While the smooth transition was unexpected by many, it probably shouldn't have been that much of a surprise. To most experts, this was definitely a situation in which preparation paid off, and most practices were at least reasonably well prepared. The repeated postponements of the implementation date had caused some experts to fear a "boy who cried wolf" effect, giving practices the impression that ICD-10 was never actually coming and causing them to give up preparing for it. In the end though, most practices made good use of the extra time. "It was almost a non-event for us," says Carl Olden, a family physician in Yakima, Wash. "We were ready even before the last delay." The only challenge for Olden's group was keeping everyone interested and up to speed during the delay, but they managed it. "We pushed the message that better documentation equals better care," he says. Olden's six physician practice focused on the advantages that ICD-10 offers in terms of telling the full patient story - identifying comorbidities and stratifying risk. The strategy was successful. "We wanted our physicians to be educated," he says.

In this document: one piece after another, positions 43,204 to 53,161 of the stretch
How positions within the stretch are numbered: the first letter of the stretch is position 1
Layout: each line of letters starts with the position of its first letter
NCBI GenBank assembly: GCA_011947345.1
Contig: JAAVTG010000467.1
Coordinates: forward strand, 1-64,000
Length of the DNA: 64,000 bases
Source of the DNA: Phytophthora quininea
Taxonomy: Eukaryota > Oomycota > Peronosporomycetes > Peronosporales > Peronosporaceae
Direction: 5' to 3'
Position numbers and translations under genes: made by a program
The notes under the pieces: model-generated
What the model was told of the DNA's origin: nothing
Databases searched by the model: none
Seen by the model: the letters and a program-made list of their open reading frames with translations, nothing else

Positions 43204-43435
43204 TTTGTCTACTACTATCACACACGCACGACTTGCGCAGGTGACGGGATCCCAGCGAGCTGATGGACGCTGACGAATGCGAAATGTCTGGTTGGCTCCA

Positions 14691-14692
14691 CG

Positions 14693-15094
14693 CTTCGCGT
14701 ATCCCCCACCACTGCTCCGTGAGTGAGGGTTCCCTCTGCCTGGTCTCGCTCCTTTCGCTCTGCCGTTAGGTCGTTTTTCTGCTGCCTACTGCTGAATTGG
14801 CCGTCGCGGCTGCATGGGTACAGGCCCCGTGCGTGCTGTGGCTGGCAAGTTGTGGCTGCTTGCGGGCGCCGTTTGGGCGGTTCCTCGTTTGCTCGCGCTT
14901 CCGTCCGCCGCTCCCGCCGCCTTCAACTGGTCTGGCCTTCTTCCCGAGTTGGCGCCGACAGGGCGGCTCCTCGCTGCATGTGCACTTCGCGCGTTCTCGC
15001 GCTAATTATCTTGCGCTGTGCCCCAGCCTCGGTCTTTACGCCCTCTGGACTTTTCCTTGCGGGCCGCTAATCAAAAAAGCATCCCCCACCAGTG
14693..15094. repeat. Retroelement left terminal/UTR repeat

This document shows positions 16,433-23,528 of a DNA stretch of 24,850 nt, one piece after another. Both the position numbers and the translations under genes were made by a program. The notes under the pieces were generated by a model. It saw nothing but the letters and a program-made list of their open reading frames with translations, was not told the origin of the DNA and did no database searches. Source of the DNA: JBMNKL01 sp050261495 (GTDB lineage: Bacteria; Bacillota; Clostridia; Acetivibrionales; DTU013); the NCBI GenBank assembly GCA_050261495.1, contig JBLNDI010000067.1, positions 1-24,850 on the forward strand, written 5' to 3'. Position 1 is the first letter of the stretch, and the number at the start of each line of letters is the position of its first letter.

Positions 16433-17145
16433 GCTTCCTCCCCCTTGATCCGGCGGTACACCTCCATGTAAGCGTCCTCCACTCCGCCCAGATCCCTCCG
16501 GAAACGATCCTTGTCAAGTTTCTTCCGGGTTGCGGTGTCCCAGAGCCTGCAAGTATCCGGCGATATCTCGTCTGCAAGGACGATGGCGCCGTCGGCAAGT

Olden's practice made use of resources available from CMS. "They actually worked," he says. Yet, even with such attention to preparation, the group was still concerned about productivity losses. "We thought it would kill us - taking the extra time to document everything so carefully," Olden says. "But we've had no productivity loss and no billing loss. With the [EHR] platform we're using, we get a screen with all the subchoices," he says, "Once you've learn it, it's just a few more clicks and not much more burden at all." The education is ongoing. "We're teaching people to not be too dependent on crosswalk codes," Olden says.